Swinburne’s Cosmological and Teleological Arguments – Part 5

The Cosmological Argument (TCA) is the first argument in Swinburne's inductive case for the existence of God. The arguments are presented in a specific order, each argument adding one more contingent fact (or specific set of contingent facts) to the facts presented in the premises of the previous arguments. Since TCA is the first argument, it is presented against a background of ZERO contingent factual claims or assumptions. On Swinburne's approach, we literally start from scratch. The ONLY … [Read more...]

Swinburne’s Cosmological and Teleological Arguments – Part 4

Richard Swinburne presents his inductive cosmological argument in Chapter 7 of his book The Existence of God (second edition, hereafter: EOG). I plan to start at the beginning of the chapter and go paragraph by paragraph, stopping to comment on each paragraph that includes either support for, or defense of, some part of the cosmological argument (hereafter: TCA).Paragraph 1 (EOG, p.133) This paragraph neither supports nor defends a part of TCA.Paragraph 2 (EOG, p.133-134) This … [Read more...]

Swinburne’s Cosmological and Teleological Arguments – Part 3

I am exploring a concern about, or potential objection to, Swinburne's inductive cosmological and teleological arguments for the existence of God. The objection I have in mind is something like this, for the cosmological argument:Although the one factual premise of Swinburne's cosmological argument is supposed to be the ONLY contingent factual claim or assumption upon which the conclusion of the argument rests, the argument actually rests on a considerable number and variety of contingent … [Read more...]

Swinburne’s Cosmological and Teleological Arguments – Part 2

Like many other liberals, I'm delighted and mesmerized by Bridgegate and various other Chris Christie scandals from the fine state of New Jersey. I cannot wait for my daily dose of Rachel Maddow dishing the latest dirt on Christie and his idiotic crowd of corrupt New Jersey hooligans.What does this have to do with Swinburne's arguments for God? Well, one neat trick that a couple of Christie's friends have pulled is to plead the 5th amendment as a legal justification for refusing to turn … [Read more...]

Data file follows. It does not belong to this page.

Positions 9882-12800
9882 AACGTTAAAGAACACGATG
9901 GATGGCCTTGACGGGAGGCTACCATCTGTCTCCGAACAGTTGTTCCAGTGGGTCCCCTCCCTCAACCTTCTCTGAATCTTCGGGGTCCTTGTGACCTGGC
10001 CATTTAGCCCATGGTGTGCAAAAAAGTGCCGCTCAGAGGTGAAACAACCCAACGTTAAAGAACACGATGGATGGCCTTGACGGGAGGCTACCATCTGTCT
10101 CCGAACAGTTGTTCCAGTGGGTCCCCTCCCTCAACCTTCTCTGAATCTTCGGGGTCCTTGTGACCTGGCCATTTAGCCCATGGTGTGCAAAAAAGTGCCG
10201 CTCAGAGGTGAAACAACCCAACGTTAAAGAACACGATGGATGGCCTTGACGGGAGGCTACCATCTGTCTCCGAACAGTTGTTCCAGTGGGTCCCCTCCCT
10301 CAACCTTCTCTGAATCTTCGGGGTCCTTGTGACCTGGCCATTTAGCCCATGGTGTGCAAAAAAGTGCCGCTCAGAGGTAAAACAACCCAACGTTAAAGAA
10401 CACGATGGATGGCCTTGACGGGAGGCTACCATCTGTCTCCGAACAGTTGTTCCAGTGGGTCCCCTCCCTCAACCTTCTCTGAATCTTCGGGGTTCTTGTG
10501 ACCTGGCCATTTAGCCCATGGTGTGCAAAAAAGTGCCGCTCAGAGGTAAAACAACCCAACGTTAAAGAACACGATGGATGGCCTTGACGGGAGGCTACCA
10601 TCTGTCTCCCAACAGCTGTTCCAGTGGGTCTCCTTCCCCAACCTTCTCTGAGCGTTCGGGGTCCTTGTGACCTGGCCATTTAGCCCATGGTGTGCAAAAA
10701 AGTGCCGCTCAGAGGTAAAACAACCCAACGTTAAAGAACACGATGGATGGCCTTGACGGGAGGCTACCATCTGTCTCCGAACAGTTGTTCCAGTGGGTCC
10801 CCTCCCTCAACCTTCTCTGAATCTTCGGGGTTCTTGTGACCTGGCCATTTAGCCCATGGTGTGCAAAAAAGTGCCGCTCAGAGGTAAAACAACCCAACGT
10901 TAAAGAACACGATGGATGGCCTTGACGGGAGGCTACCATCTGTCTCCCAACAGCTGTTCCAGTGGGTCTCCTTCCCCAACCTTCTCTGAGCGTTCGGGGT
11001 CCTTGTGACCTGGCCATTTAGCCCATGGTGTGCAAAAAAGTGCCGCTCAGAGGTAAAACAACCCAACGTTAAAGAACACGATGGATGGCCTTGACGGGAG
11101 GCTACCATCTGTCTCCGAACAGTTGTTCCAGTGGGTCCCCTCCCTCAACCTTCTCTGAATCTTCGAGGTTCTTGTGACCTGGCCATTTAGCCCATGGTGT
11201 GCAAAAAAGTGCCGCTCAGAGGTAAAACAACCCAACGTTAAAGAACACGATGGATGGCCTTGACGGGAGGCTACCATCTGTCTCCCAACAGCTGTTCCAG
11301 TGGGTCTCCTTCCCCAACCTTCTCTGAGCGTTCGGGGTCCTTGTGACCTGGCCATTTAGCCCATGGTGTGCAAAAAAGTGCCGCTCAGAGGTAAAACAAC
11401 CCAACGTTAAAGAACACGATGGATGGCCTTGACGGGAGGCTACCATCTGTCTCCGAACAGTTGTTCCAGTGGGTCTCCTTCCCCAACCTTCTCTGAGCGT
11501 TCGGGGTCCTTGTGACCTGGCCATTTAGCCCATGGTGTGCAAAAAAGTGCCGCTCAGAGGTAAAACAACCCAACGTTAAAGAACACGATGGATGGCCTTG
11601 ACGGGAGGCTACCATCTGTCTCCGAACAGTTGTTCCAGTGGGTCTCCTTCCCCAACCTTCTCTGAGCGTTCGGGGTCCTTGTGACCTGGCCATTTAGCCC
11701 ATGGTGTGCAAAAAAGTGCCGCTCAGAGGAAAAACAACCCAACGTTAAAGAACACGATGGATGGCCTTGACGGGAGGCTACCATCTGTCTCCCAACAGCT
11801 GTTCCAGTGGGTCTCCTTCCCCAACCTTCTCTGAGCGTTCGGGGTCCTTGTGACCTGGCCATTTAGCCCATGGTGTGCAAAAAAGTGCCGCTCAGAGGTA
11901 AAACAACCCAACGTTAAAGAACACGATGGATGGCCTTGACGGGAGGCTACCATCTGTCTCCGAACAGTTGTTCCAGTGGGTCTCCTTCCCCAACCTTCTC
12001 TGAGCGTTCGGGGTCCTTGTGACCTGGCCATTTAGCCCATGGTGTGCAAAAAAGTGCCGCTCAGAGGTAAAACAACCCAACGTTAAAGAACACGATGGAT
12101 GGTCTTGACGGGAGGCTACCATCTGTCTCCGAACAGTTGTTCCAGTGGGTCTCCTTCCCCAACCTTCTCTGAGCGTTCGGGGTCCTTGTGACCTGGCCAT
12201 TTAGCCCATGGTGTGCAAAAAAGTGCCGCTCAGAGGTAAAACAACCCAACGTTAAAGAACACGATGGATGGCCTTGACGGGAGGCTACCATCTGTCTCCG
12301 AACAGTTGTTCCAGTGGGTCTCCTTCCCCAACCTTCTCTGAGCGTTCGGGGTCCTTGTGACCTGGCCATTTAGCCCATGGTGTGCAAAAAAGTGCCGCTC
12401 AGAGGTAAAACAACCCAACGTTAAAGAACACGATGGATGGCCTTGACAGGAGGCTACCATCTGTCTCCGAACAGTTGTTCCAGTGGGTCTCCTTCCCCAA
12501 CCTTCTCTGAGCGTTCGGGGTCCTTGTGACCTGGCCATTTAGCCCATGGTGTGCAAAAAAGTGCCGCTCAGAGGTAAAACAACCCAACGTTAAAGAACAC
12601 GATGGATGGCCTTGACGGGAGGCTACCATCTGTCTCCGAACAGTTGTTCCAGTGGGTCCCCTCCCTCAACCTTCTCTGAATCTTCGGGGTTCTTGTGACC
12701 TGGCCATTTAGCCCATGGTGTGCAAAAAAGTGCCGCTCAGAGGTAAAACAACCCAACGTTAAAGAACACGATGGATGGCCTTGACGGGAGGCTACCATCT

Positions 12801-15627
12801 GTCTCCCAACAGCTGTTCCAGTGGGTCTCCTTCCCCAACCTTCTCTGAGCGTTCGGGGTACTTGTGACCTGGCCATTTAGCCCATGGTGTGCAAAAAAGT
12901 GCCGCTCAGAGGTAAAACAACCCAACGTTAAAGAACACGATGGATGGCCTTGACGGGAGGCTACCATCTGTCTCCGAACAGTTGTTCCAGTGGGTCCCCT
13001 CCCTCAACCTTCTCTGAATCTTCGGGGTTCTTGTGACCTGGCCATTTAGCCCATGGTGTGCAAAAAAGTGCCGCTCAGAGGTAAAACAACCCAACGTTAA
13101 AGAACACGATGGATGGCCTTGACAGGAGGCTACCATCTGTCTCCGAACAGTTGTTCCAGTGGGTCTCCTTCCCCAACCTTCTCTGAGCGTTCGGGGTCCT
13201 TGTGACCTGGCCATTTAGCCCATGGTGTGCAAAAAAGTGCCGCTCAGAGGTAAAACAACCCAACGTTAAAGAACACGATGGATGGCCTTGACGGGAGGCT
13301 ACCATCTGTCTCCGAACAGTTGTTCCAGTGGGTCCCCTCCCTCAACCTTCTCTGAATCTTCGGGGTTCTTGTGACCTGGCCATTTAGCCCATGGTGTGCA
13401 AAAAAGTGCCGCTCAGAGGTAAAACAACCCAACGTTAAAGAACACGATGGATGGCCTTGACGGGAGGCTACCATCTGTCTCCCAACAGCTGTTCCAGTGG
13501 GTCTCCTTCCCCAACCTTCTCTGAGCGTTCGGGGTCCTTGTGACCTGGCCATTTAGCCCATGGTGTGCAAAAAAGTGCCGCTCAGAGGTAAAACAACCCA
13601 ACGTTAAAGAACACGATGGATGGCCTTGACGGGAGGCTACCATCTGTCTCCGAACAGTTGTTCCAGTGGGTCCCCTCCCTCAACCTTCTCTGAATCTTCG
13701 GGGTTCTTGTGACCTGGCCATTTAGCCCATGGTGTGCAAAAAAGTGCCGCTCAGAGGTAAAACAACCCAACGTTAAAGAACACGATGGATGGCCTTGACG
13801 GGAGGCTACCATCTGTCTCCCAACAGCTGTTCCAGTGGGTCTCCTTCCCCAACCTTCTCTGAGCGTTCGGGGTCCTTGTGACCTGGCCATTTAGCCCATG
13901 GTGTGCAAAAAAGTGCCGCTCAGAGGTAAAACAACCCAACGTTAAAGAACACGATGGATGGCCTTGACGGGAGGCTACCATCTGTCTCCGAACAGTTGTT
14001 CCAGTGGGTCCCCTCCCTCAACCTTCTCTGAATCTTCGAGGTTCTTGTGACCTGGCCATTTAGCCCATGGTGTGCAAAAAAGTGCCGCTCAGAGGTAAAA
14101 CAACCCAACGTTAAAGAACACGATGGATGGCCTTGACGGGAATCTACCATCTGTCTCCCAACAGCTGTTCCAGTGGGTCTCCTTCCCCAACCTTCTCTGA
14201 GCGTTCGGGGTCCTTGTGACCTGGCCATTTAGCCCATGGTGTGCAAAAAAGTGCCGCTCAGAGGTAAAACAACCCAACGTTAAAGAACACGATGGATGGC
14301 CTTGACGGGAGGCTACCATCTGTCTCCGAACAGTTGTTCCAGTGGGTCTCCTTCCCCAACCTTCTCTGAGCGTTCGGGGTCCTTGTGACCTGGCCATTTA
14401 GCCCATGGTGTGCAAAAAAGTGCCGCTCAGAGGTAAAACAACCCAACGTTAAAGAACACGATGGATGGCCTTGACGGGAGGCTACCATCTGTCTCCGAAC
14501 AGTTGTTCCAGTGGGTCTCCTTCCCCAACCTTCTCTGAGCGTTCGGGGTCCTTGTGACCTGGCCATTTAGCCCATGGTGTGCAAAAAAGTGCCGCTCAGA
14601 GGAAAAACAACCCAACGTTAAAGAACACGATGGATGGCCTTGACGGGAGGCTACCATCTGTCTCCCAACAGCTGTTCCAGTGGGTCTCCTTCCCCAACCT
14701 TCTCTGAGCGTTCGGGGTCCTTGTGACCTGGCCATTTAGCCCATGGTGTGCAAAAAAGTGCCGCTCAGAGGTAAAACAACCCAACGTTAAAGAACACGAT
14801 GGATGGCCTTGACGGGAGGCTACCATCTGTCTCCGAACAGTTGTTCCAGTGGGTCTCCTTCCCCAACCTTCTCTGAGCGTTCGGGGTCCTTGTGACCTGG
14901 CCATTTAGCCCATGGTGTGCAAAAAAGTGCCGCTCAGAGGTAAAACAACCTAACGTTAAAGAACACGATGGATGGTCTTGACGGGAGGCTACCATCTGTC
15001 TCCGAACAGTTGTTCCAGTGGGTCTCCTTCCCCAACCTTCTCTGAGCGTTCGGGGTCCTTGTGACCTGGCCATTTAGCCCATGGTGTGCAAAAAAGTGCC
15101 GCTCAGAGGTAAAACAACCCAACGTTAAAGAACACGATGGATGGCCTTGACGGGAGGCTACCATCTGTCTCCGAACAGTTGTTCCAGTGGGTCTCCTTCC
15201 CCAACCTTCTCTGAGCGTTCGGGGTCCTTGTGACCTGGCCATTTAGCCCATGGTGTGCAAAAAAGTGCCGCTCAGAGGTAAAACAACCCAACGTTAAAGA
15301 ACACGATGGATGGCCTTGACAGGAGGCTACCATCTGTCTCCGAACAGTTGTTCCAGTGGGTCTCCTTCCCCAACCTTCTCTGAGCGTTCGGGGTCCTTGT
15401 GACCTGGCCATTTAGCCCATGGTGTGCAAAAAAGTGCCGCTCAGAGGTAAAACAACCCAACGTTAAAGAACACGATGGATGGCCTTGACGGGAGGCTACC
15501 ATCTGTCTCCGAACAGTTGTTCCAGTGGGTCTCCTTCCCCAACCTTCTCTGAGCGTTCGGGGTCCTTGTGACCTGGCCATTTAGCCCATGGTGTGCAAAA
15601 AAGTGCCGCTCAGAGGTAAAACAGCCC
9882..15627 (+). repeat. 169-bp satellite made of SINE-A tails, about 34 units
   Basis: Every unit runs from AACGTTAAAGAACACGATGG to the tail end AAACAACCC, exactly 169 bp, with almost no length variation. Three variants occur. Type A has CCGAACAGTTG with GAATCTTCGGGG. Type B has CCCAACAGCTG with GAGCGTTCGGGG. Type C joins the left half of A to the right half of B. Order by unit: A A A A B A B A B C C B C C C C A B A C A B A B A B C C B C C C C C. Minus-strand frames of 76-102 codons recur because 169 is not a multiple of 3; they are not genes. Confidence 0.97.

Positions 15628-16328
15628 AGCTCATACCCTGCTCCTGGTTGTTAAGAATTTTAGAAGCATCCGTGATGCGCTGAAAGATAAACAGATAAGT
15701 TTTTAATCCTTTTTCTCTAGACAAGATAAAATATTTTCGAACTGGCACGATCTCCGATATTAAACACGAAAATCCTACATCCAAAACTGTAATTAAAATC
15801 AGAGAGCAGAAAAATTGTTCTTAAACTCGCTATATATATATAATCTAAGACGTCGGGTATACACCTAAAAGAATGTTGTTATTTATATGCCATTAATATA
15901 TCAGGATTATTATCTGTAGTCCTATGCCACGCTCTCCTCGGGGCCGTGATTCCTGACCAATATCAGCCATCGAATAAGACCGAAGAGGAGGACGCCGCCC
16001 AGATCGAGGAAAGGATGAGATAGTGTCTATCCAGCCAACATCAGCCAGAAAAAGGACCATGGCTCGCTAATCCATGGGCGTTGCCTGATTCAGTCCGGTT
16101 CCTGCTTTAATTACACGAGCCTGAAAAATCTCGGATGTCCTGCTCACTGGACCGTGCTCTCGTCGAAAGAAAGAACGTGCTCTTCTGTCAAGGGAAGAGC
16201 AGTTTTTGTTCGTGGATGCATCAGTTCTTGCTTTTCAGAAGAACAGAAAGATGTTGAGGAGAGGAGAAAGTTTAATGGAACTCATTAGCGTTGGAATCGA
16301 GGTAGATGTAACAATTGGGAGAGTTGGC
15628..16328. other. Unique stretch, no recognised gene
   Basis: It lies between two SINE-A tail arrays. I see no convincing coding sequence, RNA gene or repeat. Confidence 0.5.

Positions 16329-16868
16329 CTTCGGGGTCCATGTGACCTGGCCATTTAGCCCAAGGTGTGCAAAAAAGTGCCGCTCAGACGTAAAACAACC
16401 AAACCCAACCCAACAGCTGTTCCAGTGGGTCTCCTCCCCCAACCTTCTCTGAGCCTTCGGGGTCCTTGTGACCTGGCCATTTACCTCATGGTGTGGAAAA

Swinburne’s Cosmological & Teleological Arguments

I'm not going to try to fully explain and evaluate Swinburne's Cosmological and Teleological arguments for God here. That would be way too much to tackle in one or two blog posts. There are just a couple of doubts or concerns about these arguments that I would like to express and explore.Swinburne's inductive cosmological argument for God has just one premise:e. A complex physical universe exists (over a period of time). Therefore: g. God exists.Swinburne argues that e is more … [Read more...]

Best of All Possible Persons – Part 2

What do you get if you cross 'the best of all possible worlds' (from Leibniz) with 'the being than which none greater can be conceived' (from Anselm)? You get: the best of all possible persons, which is another way to conceive of God.Here are two proofs of the non-existence of God, based on this way of understanding the concpet of God:DISPROOF OF GOD #11. Person P is the best of all possible persons only if P creates the best of all possible worlds.2. No person ever has or ever … [Read more...]

Slicing Up the Metaphysical Pie

16 types of gods

One basic question in metaphysics is this:How many gods exist?Atheism can be defined as the view that there are 0 gods. Monotheism is the view that there is just 1 god. Polytheism is the view that there are 2 or more gods.Thus all of the various answers to the metaphysical question above are included in these three categories.The term polytheism, however, is a very broad category that includes many different and conflicting answers to the question above.Manichaeism - the … [Read more...]

Best of All Possible Persons

Now this supreme wisdom, united to a goodness that is no less infinite, cannot but have chosen the best... If there were not the best among all possible worlds, God would not have produced any. (Gottfried Leibniz, Theodicy, translated by E.M. Huggard, 1951, p.128)According to Anselm, God is the being than which none greater can be conceived. In other words, God is the best of all possible persons. According to Leibniz, the best of all possible persons would have to create the best of all … [Read more...]


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